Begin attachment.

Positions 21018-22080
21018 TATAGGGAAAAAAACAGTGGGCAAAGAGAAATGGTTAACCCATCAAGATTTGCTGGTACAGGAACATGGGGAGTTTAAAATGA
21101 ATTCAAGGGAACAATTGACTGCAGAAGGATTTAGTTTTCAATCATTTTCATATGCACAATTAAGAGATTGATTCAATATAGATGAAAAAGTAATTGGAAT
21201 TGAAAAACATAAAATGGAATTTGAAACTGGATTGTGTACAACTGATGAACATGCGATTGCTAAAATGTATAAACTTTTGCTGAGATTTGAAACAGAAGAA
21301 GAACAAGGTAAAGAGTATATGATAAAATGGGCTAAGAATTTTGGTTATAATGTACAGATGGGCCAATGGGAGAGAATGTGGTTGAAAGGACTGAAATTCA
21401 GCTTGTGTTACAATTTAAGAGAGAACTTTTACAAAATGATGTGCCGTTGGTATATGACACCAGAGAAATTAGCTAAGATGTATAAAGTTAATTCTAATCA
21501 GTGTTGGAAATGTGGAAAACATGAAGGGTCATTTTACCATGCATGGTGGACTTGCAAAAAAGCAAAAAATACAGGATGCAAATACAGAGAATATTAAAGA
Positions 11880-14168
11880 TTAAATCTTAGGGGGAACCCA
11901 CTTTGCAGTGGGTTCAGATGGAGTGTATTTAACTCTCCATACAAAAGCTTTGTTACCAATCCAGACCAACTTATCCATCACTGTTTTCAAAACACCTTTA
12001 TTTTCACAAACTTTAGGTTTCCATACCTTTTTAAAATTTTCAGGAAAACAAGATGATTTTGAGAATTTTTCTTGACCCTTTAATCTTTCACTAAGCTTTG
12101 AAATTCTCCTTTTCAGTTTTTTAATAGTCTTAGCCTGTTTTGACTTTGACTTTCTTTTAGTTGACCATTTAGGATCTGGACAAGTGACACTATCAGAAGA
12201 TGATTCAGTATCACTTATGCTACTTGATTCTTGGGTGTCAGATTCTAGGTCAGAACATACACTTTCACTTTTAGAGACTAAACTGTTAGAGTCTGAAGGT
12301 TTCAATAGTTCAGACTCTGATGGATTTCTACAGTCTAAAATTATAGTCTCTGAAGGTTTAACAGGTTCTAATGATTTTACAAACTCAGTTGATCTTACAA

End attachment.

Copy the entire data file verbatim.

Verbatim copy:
Positions 21018-22080
21018 TATAGGGAAAAAAACAGTGGGCAAAGAGAAATGGTTAACCCATCAAGATTTGCTGGTACAGGAACATGGGGAGTTTAAAATGA
21101 ATTCAAGGGAACAATTGACTGCAGAAGGATTTAGTTTTCAATCATTTTCATATGCACAATTAAGAGATTGATTCAATATAGATGAAAAAGTAATTGGAAT
21201 TGAAAAACATAAAATGGAATTTGAAACTGGATTGTGTACAACTGATGAACATGCGATTGCTAAAATGTATAAACTTTTGCTGAGATTTGAAACAGAAGAA
21301 GAACAAGGTAAAGAGTATATGATAAAATGGGCTAAGAATTTTGGTTATAATGTACAGATGGGCCAATGGGAGAGAATGTGGTTGAAAGGACTGAAATTCA
21401 GCTTGTGTTACAATTTAAGAGAGAACTTTTACAAAATGATGTGCCGTTGGTATATGACACCAGAGAAATTAGCTAAGATGTATAAAGTTAATTCTAATCA
21501 GTGTTGGAAATGTGGAAAACATGAAGGGTCATTTTACCATGCATGGTGGACTTGCAAAAAAGCAAAAAATACAGGATGCAAATACAGAGAATATTAAAGA
Positions 11880-14168
11880 TTAAATCTTAGGGGGAACCCA
11901 CTTTGCAGTGGGTTCAGATGGAGTGTATTTAACTCTCCATACAAAAGCTTTGTTACCAATCCAGACCAACTTATCCATCACTGTTTTCAAAACACCTTTA
12001 TTTTCACAAACTTTAGGTTTCCATACCTTTTTAAAATTTTCAGGAAAACAAGATGATTTTGAGAATTTTTCTTGACCCTTTAATCTTTCACTAAGCTTTG
12101 AAATTCTCCTTTTCAGTTTTTTAATAGTCTTAGCCTGTTTTGACTTTGACTTTCTTTTAGTTGACCATTTAGGATCTGGACAAGTGACACTATCAGAAGA
12201 TGATTCAGTATCACTTATGCTACTTGATTCTTGGGTGTCAGATTCTAGGTCAGAACATACACTTTCACTTTTAGAGACTAAACTGTTAGAGTCTGAAGGT
12301 TTCAATAGTTCAGACTCTGATGGATTTCTACAGTCTAAAATTATAGTCTCTGAAGGTTTAACAGGTTCTAATGATTTTACAAACTCAGTTGATCTTACAA